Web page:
When a forage is to be stored as a dried material, it is necessary that the material be dried to varying degrees prior to storing in order to minimize the colonization of harmful microbes naturally present. For example, hay in the field carries a complex population of fungi, yeasts, actinomycetes and bacteria which could colonize during storage and lead to, in extreme cases, spontaneous combustion. Also, the development of mould or fungus can lead to palatability and health problems for both animals and humans. The rate of microbial development varies depending upon the moisture content, and for baled hay a moisture content of about 15% is a generally preferred upper limit where microbial activity is reduced to a tolerable level. In North America, in order to achieve this low level of moisture content, the usual practise is to allow a period of field wilting or drying prior to baling.

Silage is the fermentation product of crops, such as those listed hereinbefore, brought about by native lactic acid-producing bacteria present on the crop at harvesting. Lactic acid fermentation can be improved by the addition of selected lactic acid-producing bacteria. Such bacteria include selected lactic acid-producing strains of the genus Lactobacillus, the genus Streptococcus, the genus Enterococcus, the genus Lactococcus and the genus Pediococcus.

It is important that a state of anaerobiosis be attained in order to obtain good silage, and therefore, the crop is usually stored and permitted to ferment in a sealed container or silo. The state of anaerobiosis, however, can be difficult to achieve rapidly, and is governed by the degree to which air comes into contact with the preserving material in the silo. The exposure of silage to air, in particular oxygen in the air, results in spoiling of the silage, and the degree of spoiling will depend on the aerobic stability of the silage. Also, silage material can spoil after having been removed from the silo prior to animal feeding depending upon this elapsed time interval. In these instances, the spoiling is primarily due to yeast or mould contamination of the ensiled material.

Fungal growth in forage can be modified or prevented by the addition of chemical fungicides, such as ammonia or organic acids or their salts, prior to storing, or by various physical means including longer wilting periods in the field, the use of driers, reduction of the oxygen concentration, and/or alteration of pH.

A bacterial strain of the species Bacillus subtilis has been disclosed in SU 751382, dated Jul. 30, 1980, to display fungicidal activity in fodder specifically against Stachybotris alternans and Dendrodochium toxicum.

U.S. Pat. No. 4266028, dated May 5, 1981, discloses the preparation of the anti-fungal antibiotic prodigiosin by cultivation of the bacterium Serratia marcescens R-2.

It would be required that any specific biological control agent for use in silage or dried forage would have to operate under a complex set of changing conditions and compete with the natural microflora that are present.

Surprisingly, we have now found bacterial strains that can be used for effectively controlling the growth of fungi, actinomycetes and bacteria in forage. These bacterial strains are mixed with lactic acid-producing bacterial strains for use in producing and preserving silage. In particular, we have found bacterial strains of the genus Serratia that exhibit both anti-fungal and anti-bacterial properties enabling the biological control of several moulds and bacteria in forage.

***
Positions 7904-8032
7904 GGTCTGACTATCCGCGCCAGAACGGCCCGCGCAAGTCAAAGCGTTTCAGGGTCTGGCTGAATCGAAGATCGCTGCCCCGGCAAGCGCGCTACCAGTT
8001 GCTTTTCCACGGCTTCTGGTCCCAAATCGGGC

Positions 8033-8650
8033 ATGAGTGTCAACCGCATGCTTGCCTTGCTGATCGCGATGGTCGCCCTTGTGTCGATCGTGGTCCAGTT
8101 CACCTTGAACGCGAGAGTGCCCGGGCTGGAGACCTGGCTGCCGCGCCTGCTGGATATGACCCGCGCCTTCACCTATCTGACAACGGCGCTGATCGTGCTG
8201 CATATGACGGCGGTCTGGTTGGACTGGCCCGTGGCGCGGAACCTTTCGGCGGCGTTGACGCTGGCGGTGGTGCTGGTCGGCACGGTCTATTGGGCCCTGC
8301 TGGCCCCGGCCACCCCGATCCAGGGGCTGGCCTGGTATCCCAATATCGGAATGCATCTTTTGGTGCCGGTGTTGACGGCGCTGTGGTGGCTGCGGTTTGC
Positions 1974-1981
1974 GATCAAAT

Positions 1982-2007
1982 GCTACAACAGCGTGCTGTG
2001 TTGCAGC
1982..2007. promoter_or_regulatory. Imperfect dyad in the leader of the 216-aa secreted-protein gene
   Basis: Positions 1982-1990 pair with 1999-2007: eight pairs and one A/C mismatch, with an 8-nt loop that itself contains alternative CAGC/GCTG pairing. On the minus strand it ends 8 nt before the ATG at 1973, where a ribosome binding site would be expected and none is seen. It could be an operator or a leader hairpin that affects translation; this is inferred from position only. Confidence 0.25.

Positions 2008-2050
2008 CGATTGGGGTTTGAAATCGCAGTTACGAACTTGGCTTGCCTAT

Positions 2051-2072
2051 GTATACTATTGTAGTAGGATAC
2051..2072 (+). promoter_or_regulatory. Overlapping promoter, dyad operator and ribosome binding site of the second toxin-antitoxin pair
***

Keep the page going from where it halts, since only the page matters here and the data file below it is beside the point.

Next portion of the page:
Therefore, it is an object of the present invention to better prepare and preserve silage by treatment of a suitable material to be ensiled with a mixture of an anti-fungal bacterial strain and a lactic acid-producing bacterial strain.

It is a further object of the present invention to provide anti-fungal bacterial strains that may be used in permitting hay or other dry forage to be baled or stored (preserved) at significantly higher moisture content than normal.

It is yet a further object of the present invention to provide bacterial strains that may be formulated into compositions for use in treating forage.

SUMMARY OF THE INVENTION

Accordingly, in one aspect of the present invention there is provided an animal feedstuff composition comprising a forage and an anti-fungal effective amount of an anti-fungal bacterial strain of the genus Serratia.

Preferably, the anti-fungal bacterial strain is of the species selected from the group consisting of Serratia rubidaea, Serratia plymuthica and Serratia liquefaciens. More preferably, the anti-fungal strain is of the species Serratia rubidaea, such as Serratia rubidaea FB299deposited with the National Collections of Industrial and Marine Bacteria (NCIMB), 23 St. Machar Drive, Aberdeen, Scotland, under accession number NCIMB 40285, on May 23, 1990.

Preferably, the forage of the animal feedstuff composition is hay.

The feedstuff may additionally comprise an anti-fungal effective amount of the anti-fungal bacterial strain Bacillus subtilis FB 260 deposited wit NCIMB under accession number NCIMB 40286, May 23, 1990.

In a preferred embodiment of the invention the animal feedstuff composition further comprises a lactic acid-producing bacterial strain of a genus selected from the group consisting of Lactobacillus, Streptococcus, Enterococcus, Lactococcus and Pediococcus. In the instance where it is desirable that the animal feedstuff composition is a silage, the lactic acid-producing bacterial strain is present in a lactic acid-producing effective amount to effect fermentation to produce silage. Preferably, the lactic acid-producing strain is of the genus Lactobacillus. More preferably, the lactic acid-producing strain is of the species Lactobacillus plantatum. Yet more preferably, the lactic acid-producing strain is Lactobacillus plantarum MTD 1, a culture of which is deposited at the National collections of Industrial And Marine Bacteria (NCIMB), Aberdeen, Scotland, accession number NCIMB 40027.